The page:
West of Alamogordo, a vast area of desert and mountain ranges 100 by 40 miles in extent is closed to public access and used by the military for various kinds of weapons testing; this includes the Trinity Site where the first atomic bomb was detonated, in July 1945. Determined tourists may visit on two days each year, the first Saturdays of April and October, when accompanied tours are provided.
The only other feature of interest in this otherwise desolate and unwelcoming land is 60 miles south in the flat Tularosa Basin, where for thousands of years the prevailing westerly winds have deposited gypsum powder - formerly eroded from the nearby San Andres Mountains, washed down by rainwater and deposited in the seasonal Lake Lucero, a few miles southwest - creating a huge area of white dunes covering 275 square miles. About half of the sands are within the boundaries of White Sands National Park, one of the most unusual and magical places in the Southwest. The preserve was established in 1933 as a national monument, and upgraded to a national park in December 2019, accompanied by land transfers to and from the adjacent missile range, resulting in a net increase of 4,855 acres.
LocationMap of White Sands National Park
The national park is entirely surrounded by the White Sands Missile Range
; just east is the Holloman Air Force Base
, and a few miles north is one of the space shuttle landing sites. The space theme is reflected in the nearby town of Alamogordo, home to the International Space Hall of Fame and the Space Theater. The dunes extend north into the missile range for another 12 miles.
The main road past White Sands National Park is US 70; this (and the dunes) is closed to all traffic for a few hours once or twice a week as test missiles are fired overhead. A paved road (the Dunes Drive
) leads from the visitor center at the park entrance on US 70 to the start of the sands 2 miles north. The edge dunes are just a few feet high and support some plant life, with several species of grass, yucca and saltbush managing to survive at scattered points, but further into the park there is little or no vegetation, just an unbroken white landscape. The road is paved for a while although blowing sand often covers the surface; towards the center though, the surface is just compacted gypsum, and the 'road' becomes a series of large cleared areas, which can be adapted to changes in dune position, as the sands move by up to 20 feet per year. In this surreal environment, everything is white, dazzlingly bright and intensely hot in summer, capped on most days by a clear blue sky.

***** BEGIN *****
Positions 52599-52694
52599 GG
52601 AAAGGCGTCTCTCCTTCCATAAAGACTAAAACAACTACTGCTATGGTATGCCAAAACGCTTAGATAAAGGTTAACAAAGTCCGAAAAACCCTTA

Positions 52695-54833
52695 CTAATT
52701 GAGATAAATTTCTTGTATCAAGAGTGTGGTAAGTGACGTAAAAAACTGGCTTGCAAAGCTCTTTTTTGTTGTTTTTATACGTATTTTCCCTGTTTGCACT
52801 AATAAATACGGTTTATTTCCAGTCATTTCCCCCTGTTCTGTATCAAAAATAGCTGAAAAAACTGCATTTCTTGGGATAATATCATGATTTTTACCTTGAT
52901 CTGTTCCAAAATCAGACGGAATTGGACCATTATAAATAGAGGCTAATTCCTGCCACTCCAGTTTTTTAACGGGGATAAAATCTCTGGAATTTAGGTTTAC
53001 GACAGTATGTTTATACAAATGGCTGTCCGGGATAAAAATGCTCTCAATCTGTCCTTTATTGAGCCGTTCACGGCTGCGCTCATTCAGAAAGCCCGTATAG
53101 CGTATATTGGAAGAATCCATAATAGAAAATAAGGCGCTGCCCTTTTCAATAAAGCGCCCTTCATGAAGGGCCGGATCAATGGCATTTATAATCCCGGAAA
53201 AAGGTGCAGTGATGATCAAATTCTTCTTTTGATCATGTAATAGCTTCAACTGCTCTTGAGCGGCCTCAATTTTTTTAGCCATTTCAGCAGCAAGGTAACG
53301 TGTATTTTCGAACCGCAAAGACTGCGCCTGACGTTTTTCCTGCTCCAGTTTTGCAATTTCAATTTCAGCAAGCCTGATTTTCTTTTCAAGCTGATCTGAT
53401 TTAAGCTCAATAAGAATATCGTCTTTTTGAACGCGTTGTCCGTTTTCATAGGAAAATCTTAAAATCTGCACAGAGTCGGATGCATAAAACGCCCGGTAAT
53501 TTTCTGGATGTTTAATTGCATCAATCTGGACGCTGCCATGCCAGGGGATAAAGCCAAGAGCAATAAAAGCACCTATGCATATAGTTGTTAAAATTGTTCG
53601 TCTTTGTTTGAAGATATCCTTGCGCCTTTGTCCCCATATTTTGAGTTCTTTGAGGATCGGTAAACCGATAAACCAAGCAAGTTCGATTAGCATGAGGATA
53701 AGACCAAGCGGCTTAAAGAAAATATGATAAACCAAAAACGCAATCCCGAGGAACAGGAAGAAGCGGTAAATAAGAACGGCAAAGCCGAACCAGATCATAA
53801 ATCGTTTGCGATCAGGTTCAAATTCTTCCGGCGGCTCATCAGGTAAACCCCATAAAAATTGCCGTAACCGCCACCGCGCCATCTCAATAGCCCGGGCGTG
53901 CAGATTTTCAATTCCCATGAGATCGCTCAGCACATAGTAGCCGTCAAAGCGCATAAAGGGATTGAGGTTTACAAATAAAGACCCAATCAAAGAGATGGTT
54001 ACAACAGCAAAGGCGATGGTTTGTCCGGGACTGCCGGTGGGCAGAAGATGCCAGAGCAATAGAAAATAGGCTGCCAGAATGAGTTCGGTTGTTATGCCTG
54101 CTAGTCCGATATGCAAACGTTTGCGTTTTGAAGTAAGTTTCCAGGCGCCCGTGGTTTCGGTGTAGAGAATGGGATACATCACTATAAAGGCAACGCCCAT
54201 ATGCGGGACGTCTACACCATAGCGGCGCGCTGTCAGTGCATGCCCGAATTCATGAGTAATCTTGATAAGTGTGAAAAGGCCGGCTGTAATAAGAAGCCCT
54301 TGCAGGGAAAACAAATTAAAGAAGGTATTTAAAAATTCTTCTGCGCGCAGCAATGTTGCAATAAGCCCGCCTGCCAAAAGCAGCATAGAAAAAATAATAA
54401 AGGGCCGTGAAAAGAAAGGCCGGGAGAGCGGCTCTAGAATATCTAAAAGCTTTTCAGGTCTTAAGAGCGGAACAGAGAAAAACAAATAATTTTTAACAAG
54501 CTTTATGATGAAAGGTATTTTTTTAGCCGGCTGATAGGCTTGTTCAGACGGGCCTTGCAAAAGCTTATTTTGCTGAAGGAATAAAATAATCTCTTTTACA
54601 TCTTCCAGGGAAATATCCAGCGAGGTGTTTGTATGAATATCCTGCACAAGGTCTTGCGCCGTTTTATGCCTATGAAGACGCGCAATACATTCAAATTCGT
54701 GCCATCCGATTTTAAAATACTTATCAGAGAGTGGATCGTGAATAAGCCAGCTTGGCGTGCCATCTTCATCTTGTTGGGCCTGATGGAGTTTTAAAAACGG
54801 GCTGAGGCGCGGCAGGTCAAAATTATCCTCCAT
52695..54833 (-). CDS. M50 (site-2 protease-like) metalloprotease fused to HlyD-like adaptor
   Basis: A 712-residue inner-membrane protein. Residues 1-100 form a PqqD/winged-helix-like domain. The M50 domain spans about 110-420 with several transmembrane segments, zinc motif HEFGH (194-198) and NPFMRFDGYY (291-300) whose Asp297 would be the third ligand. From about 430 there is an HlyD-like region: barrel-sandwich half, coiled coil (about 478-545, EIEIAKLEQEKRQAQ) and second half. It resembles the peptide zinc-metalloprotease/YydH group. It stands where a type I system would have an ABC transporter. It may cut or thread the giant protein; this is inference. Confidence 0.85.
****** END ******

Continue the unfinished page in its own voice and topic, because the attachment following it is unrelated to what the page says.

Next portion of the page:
White Sands National Park has three short nature trails and one longer hiking path, although cross-country walking is allowed anywhere within the sands, up to 106° 20' longitude, west of which permits are required.
The 0.15 mile Playa Trail
leads to a small dry lake bed that occasionally fills with shallow water after recent rains. On the opposite side of the road, the Dune Life Trail
loops for one mile around an area just inside the southeast edge of the dunes, and has notices about how plants and animals have adapted to life in this sandy environment. Further along the road, the Interdune Boardwalk
is a 0.2 mile raised walkway across flat land between two lines of dunes, ending at a nice viewpoint. The Alkali Flat Trail
is rather more challenging - a 4.6 mile loop, much of which is across soft, shifting sands, to the start of a vast flat area beyond the northwest edge of the dunes. Despite these varied paths, however, and the striking scenery, many people visit the park just for recreation - picnicking, sunbathing and sand sledding are the main activities.
There are no camping facilities in the national park apart from ten primitive sites in the dunes, well away from the main road. The closest accommodation is in Alamogordo, 15 miles northeast, while the nearest free camping is in the Lincoln National Forest
, 5 miles further east along US 82. A good public campground is available 26 miles away at Oliver Lee State Park
in the foothills of the Santiago Mountains, reached by US 54 south of Alamogordo.
The gypsum dunes support a limited range of wildlife, some of which has evolved white coloration to match the surroundings, and exist as species unique to this region, such as the white sands wood rat, the Apache pocket mouse, the white sands prairie lizard and the bleached earless lizard. The most prominent plant in the dunes is the soaptree yucca
, a species with numerous thin narrow leaves and an extensive root system that can stabilize a mound of sand and remain in place after wind causes the surrounding dune to more away.
Walking through the dunes is an unforgettable experience; often there are no other footprints ahead, just wind-created ripples and occasional lizard tracks. When daylight begins to fade after a sunny day, the sands take on a reddish-pink hue, and the surface patterns become more pronounced as the shadows lengthen. An overwhelming sense of peace and stillness descends, and when the sun finally dips below the distant San Andres Mountains, for a few minutes the land is bathed in a mysterious light, as the sands themselves seem to glow while the horizon on all sides becomes dark. If experience is a guide, though, this magical moment is difficult to photograph effectively.